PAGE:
Offensive Line: B-
It was not a pretty half for this bunch. The fact that the grade ended up this high is a minor miracle. Right tackle was a particular weakness, but that had as much to do with the opponent as any issues with Sean Pollard or Tremayne Anchrum—for the most part. The biggest surprise was how easily Bama was able to neutralize Jay Guillermo prior to halftime. No doubt that dynamic factored into Guillermo’s errant snap that led to a turnover. Beginning with the third quarter, though, the Tigers were much better up front. Credit is due all around for the adjustments made.
Defensive Line: B+
Alabama’s offensive front presented a stiff test to the Tigers, and a normally potent pass rushing unit went sackless in the game. That doesn’t mean there weren’t strong performances across the board. Clelin Ferrell jumped offsides a couple of times and got hurt, but his impact was felt. The rest of the crew was just disruptive enough to make Jalen Hurts uncomfortable and tentative taking off and running. Also, Alabama’s running game’s effectiveness seemed to wane as the game drew to a close. Even Christian Wilkins, who had no tackles, managed to break up a pair of passes in the game.
It was a tough task for the Tiger linebackers, and individual deficiencies notwithstanding, there wasn’t much that the second unit did that didn’t make life difficult for Alabama. In the first quarter, Ben Boulware and Kendall Joseph looked slow to react as the Crimson Tide took it to the Tigers with a physical running game. For the final three quarters, however, that dynamic changed. Dorian O’Daniel played a fine game, as well, and all three major contributors made a habit of attacking downhill and creating early contact on ball-carriers. There were no major coverage issues for this crew, either.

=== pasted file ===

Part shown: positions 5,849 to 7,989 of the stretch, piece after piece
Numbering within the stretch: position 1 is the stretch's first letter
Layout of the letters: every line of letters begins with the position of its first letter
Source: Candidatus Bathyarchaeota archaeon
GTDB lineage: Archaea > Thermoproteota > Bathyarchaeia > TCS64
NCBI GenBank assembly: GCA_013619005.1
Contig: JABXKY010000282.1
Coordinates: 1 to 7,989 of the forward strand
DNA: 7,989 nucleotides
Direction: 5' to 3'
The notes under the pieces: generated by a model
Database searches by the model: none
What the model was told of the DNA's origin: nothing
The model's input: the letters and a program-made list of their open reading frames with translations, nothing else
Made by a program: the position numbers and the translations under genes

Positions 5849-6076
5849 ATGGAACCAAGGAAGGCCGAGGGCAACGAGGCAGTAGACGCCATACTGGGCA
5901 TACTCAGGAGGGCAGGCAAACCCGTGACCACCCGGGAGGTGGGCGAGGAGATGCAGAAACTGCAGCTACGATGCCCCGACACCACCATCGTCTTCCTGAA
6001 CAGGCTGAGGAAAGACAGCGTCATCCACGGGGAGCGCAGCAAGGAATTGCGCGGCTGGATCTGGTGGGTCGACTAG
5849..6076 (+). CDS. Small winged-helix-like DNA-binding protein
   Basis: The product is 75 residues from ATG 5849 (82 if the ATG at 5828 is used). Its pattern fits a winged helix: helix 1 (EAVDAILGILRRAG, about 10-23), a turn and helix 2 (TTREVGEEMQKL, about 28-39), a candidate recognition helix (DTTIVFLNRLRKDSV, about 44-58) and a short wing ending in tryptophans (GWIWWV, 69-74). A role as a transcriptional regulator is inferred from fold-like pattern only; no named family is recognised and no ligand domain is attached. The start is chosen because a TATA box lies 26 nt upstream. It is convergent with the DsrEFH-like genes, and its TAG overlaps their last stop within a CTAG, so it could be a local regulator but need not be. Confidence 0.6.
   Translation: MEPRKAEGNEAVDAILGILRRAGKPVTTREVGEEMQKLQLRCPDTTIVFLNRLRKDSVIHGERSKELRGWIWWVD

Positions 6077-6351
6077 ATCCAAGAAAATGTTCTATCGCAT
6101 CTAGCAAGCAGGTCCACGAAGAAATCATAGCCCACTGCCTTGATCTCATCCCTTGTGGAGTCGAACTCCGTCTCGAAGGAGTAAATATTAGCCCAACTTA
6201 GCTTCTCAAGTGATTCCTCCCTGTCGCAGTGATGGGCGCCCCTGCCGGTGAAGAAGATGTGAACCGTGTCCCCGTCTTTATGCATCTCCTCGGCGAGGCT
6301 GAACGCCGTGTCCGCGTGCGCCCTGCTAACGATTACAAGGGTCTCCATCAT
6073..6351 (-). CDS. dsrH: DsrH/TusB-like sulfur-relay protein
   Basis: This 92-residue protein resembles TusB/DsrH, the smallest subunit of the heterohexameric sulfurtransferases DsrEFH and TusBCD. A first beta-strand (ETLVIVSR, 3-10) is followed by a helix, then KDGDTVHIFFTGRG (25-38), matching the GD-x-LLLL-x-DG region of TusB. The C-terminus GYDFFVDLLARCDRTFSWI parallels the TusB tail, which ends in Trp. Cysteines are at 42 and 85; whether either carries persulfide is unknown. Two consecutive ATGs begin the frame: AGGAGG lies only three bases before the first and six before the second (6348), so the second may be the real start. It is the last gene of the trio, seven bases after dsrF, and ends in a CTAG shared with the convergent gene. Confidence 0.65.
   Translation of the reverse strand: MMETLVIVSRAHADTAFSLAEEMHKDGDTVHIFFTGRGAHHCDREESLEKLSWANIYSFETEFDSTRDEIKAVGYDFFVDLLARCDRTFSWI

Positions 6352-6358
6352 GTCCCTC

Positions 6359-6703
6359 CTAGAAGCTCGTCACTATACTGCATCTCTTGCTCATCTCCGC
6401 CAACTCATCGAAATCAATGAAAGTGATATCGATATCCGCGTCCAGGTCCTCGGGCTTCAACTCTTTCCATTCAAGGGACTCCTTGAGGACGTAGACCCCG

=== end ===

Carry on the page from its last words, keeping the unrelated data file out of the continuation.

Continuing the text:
Defensive Backs: B-
If there was a disappointing unit on defense, it was this one. Really, the disappointment centers on one play—the long touchdown pass to O.J. Howard. Van Smith had the kind of coverage bust that cost Clemson the title a year ago, and he did it on the same play that was an issue back then. Hurts’ inability to complete passes with accuracy made the secondary’s job a little easier than the other two units, but that doesn’t mean there weren’t plenty of outstanding plays made by this group. One other note: In a shocking development, the Tigers were not whistled for pass interference on Monday.
Special Teams: B
Clemson’s special teams were not going to best Alabama’s for 60 minutes of football. Instead, the Tigers used their units efficiently and wisely. Andy Teasdall didn’t outpunt J.K. Scott, but he had no bad punts and pinned the Crimson Tide deep enough without allowing returns. Greg Huegel had no kickoffs, but he also didn’t allow any long returns, and the Tigers had a couple of solid kick returns of their own. In the end, special teams did not factor into the outcome, and that worked in Clemson’s favor.